26. Century (Harrison)

27. Westhampton (Westhampton Beach)

28. Southampton (Southampton)

29. The Bridge (Bridgehampton)

30. Engineers (Glen Head)


1 = GOLF Top 100 Course in the U.S.
2 = GOLF Top 100 Course in the World
3 = GOLF Top 100 Resort
P = Resort/public golf course

Ed. note: Some courses were omitted from our rankings because they did not receive enough votes.

Course spotlight: Atlantic (Bridgehampton), ranked No. 19 in New York. In one of the toughest markets in the world, Rees Jones set out to create an artificial golf course in a potato field. How many routings did the course have in the first few years? Bobby Ranum, the recently retired superintendent, could be the best I have ever seen. Bobby, along with the head pro and Rees, slowly evolved Atlantic over time, removing artificial mounding and adding central hazards that greatly increased strategy. Atlantic can now hold its head high in that very high-rent neighborhood. — GOLF Top 100 Course Rater

The 10th hole at Shinnecock Hills. Getty Images

How we rank America’s best golf courses

For the newly released 2020-21 U.S. list, each panelist was provided a list of 489 courses. Beside that list of courses were 11 “buckets,” or groupings. If our panelists considered a course to be among the top three in the country, they ticked that box. If they believed the course to be among Nos. 4-10 in the U.S., they checked that box, followed by 11-25, 26-50, and so on.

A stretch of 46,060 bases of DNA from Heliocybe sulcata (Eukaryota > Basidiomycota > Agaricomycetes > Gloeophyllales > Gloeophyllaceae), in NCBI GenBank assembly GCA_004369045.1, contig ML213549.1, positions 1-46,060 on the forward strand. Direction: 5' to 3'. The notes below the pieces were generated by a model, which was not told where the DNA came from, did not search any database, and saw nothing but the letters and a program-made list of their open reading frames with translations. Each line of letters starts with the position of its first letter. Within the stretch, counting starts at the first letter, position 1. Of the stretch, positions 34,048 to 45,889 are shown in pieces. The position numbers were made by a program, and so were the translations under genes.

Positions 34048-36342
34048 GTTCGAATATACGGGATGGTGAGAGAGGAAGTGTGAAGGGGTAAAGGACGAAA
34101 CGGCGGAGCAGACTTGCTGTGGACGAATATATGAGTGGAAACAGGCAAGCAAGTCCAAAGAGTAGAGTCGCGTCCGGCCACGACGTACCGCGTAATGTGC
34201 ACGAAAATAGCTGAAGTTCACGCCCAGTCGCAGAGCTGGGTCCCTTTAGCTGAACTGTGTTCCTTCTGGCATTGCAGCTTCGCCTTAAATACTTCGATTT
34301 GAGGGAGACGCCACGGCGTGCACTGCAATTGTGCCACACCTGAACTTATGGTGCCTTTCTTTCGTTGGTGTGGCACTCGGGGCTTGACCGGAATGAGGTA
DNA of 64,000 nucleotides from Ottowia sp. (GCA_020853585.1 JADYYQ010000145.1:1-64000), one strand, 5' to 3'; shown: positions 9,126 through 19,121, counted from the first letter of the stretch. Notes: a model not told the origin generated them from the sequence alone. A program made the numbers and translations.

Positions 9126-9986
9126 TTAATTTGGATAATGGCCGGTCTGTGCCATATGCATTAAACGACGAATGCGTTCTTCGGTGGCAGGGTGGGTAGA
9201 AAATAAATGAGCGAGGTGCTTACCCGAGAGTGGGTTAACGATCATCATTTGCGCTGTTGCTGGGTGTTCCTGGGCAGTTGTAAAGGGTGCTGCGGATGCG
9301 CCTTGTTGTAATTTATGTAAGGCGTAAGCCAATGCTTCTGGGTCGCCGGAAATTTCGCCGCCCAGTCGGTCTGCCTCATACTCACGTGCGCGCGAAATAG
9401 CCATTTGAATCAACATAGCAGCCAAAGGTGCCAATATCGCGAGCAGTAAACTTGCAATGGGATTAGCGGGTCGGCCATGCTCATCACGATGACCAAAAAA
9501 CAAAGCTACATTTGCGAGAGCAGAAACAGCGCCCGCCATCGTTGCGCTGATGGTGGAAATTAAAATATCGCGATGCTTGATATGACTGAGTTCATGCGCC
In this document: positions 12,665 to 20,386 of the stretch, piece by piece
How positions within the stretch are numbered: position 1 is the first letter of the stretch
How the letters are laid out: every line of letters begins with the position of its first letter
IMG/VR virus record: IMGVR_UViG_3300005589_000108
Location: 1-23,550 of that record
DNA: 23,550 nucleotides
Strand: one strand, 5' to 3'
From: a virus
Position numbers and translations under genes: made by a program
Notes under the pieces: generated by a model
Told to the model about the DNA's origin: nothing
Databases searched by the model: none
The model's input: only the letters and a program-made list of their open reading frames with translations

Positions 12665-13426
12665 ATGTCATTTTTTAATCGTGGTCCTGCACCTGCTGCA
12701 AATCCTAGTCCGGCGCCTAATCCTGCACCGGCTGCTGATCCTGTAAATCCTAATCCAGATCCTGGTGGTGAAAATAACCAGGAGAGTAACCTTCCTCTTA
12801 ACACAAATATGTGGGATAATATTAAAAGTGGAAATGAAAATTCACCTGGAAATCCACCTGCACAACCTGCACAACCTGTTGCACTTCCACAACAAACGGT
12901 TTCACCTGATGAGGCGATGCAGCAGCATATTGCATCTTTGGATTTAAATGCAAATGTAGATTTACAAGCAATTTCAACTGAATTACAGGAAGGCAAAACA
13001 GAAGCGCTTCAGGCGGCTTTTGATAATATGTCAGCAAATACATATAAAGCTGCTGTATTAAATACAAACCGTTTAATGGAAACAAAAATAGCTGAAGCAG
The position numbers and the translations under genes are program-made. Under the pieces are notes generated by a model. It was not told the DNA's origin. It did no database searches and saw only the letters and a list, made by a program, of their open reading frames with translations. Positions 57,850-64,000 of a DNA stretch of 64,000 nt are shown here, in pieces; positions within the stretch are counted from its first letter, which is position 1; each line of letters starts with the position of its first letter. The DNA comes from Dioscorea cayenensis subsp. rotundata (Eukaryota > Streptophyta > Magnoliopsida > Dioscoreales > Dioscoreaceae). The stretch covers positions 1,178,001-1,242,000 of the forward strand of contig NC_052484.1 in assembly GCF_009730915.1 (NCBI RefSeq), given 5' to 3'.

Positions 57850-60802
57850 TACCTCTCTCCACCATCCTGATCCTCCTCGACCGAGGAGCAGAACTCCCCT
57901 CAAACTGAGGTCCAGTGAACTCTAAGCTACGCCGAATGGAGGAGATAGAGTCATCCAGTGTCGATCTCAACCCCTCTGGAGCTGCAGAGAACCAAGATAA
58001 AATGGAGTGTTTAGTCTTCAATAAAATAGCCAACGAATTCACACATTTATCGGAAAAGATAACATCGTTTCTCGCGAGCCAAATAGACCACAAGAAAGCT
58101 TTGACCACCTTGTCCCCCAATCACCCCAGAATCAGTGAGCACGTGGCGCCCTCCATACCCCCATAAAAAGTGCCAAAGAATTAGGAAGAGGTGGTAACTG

Panelists were also free to write in courses that they felt should have been included on the ballot (we had fewer than a handful of such additions in the U.S. vote).

Points were assigned to each bucket; to arrive at an average score for each course, we divide its aggregate score by the number of votes. From those point tallies, the courses are then ranked accordingly. It is an intentionally simple and straightforward process. Why? Because it invariably produces results that are widely lauded. Like the game itself, there’s no need to unnecessarily overcomplicate things.

For much more on how we rate courses, click or tap here.

Meet our course raters

We empower and hold accountable a group of 97 well-traveled — and well-connected — golfers/aficionados, each capable of expressing their own sense of design excellence at the highest level. The group is seasoned and experienced — we look for raters who know what’s out there, what’s changing and what’s coming down the pike. And from judging posts across four continents, our panelists are positioned to place courses from different regions around the globe into proper context, one of the main reasons GOLF’s Top 100 Courses rankings are the most esteemed in the game.

Other ranking outlets employ thousands of raters. Our less-is-more approach creates a more meaningful and thoughtful list. Think about it: When you plan a golf trip, do you call every golfer you know for their take? No. You contact a handful of people whose opinions you value most.

Meet our full crew of panelists here.